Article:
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Auto shipments to foreign markets hit new high, but shift to electric vehicles sees drop in catalytic converter numbers

24th May 2024

By: Irma Venter

Creamer Media Senior Deputy Editor

     

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Despite a tough domestic economy undermining a recovery in new- vehicle sales to prepandemic levels, record vehicle exports in 2023 ensured that the South African automotive sector still managed to outperform the rest of the manufacturing sector, says Naamsa | The Automotive Business Council chief trade and research officer Dr Norman Lamprecht.

The value of vehicles and automotive components exported from South Africa last year increased by R43.5-billion, or 19.1%, from the R227.3-billion recorded in 2022, to a record R270.8-billion – taking it to 14.7% of total South African exports.

Vehicle exports increased by 47 809 units to a record 399 594 units last year, up from the 351 785 units exported in 2022, while vehicle export value increased by R46.9-billion, from R157-billion in 2022, to a record R203.9-billion in 2023.

The automotive industry’s 2023 export performance included record exports to all major regions, including the EU, Africa, the Southern African Development Community and North America.

This success story flows from the pages of Naamsa’s newly launched yearly Automotive Trade Manual (ATM), formerly known as the Automotive Export Manual.

The ATM also shows, however, that automotive component exports from South Africa failed to match the performance of vehicle exports last year.

According to the manual, compiled by Lamprecht and his team, automotive component exports declined from R70.3-billion in 2022 to R66.9-billion last year, mainly owing to a reduction in catalytic converter exports to the EU.

Catalytic converters are used in internal combustion engine- (ICE-) powered vehicles to ensure cleaner vehicle emissions.

The EU and other developed economies around the world are increasingly moving to electric and hydrogen vehicles, which do not use catalytic converters.

Lamprecht notes that catalytic converters remained the top automotive component exported from South Africa last year, despite its decline, reaching R25.9-billion, or 44.1%, of total automotive component exports, followed by engine parts, tyres, and transmission shafts and cranks.

In 2022, catalytic converter exports totalled R34-billion.

Lamprecht says the transition to electric vehicles (EVs) is “definitely affecting” the demand for catalytic converters. However, he expects this product to remain South Africa’s top component export for the next ten years.

Total South African automotive trade amounted to R520.5-billion last year, comprising 16.7% of the country’s total trade GDP, up from 16.5% in 2022.

As the largest manufacturing sector in the economy, the broader automotive industry contributed 5.3% to GDP in 2023 (3.2% manufacturing and 2.1% retail).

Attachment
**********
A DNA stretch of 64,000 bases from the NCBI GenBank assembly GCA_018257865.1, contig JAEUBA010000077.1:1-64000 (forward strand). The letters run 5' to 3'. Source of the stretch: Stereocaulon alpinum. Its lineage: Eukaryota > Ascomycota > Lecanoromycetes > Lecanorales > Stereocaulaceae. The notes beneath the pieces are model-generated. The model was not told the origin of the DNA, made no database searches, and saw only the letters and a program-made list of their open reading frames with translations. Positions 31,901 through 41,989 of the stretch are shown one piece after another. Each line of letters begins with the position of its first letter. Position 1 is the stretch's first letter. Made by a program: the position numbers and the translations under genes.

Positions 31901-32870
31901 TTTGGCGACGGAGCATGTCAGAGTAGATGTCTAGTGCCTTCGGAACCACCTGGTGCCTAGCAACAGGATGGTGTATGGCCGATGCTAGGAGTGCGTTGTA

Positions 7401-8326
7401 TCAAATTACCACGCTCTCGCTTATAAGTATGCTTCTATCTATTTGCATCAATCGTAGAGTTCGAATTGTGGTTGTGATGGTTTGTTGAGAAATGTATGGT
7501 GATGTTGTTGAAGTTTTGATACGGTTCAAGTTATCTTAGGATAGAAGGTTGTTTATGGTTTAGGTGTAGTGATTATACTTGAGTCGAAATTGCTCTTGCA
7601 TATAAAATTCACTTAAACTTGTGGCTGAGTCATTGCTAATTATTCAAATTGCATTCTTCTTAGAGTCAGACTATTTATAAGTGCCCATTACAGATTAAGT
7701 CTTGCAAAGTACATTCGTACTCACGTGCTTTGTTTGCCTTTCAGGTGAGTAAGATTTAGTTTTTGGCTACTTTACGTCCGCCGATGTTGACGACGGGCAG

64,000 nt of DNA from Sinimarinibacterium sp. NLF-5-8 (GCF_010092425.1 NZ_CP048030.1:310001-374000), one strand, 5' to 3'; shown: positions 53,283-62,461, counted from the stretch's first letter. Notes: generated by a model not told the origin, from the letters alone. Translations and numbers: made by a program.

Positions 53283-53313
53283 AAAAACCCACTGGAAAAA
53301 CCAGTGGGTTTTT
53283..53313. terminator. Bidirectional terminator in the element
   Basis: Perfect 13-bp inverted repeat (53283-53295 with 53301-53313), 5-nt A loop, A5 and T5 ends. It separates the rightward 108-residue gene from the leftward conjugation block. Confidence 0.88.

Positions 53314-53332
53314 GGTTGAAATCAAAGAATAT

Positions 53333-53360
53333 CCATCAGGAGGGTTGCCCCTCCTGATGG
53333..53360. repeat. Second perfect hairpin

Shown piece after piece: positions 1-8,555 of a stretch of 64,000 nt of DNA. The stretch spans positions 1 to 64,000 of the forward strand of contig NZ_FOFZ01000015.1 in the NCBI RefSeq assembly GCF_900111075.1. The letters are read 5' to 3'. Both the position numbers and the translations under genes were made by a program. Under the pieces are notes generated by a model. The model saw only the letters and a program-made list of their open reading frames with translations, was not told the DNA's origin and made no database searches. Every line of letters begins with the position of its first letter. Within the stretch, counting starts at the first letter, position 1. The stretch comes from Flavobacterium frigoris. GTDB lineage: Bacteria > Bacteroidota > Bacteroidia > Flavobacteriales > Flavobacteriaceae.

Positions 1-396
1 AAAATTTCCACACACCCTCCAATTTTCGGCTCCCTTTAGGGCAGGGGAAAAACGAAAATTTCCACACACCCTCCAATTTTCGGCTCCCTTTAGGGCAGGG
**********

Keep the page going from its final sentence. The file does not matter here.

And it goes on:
In terms of regions, exports to the EU were again at number one, increasing to a record R147.1-billion last year, while exports to the rest of Africa, the second- largest export region, increased to a record R42.8-billion.

Germany remained South Africa’s premier automotive export destination, with a record export value of R83.1-billion in 2023.

Three of every four vehicles exported in 2023 were destined for Europe and the UK.

The top exporter from South Africa was Volkswagen Group Africa.

New-Energy Vehicles
New energy vehicle (NEV) sales in South Africa grew by 65.7% from 2022 to 2023.

Sales of battery electric vehicles increased to 929 units, up from 502 units in 2022.

The segment remained stymied, however, by the lack of more affordable models.

NEV sales – by 21 brands – as a percentage of total new- vehicle sales, finally breached the 1% mark last year, increasing to 1.45%, up from 0.88% in 2022.

India and China
Imports of light vehicles declined by 27 966 units, or 8.6%, from 323 783 units in 2022, to 295 817 units in 2023, in line with a weak domestic new-vehicle market.

The top country of origin, in volume terms for passenger cars and light commercial vehicles (LCVs) imported into South Africa last year, was India, with 157 326 vehicles, or 53.2% of total light vehicles imported.

China consolidated its second position as a country of origin, at 39 308 units, up from 35 052 last year, and 11 443 units in 2019.

Chinese brands continued to gain traction in South Africa as struggling consumers gravitate towards more affordable model options, says Lamprecht.

Just shy of 77% of passenger cars sold in the domestic market were imported in 2023.

South African vehicle production increased by 13.9%, from 555 885 units in 2022, to 633 332 units in 2023.

The country’s global vehicle production market share also increased from 0.65% in 2022 to 0.67% in 2023.

South Africa remained the dominant market on the African continent and accounted for 54.1% of the total African vehicle production of 1 171 422 vehicles in 2023.

In 2022, the country accounted for 54.4% of the total African vehicle production of 1 022 783 vehicles.

Edited by Martin Zhuwakinyu
Creamer Media Senior Deputy Editor

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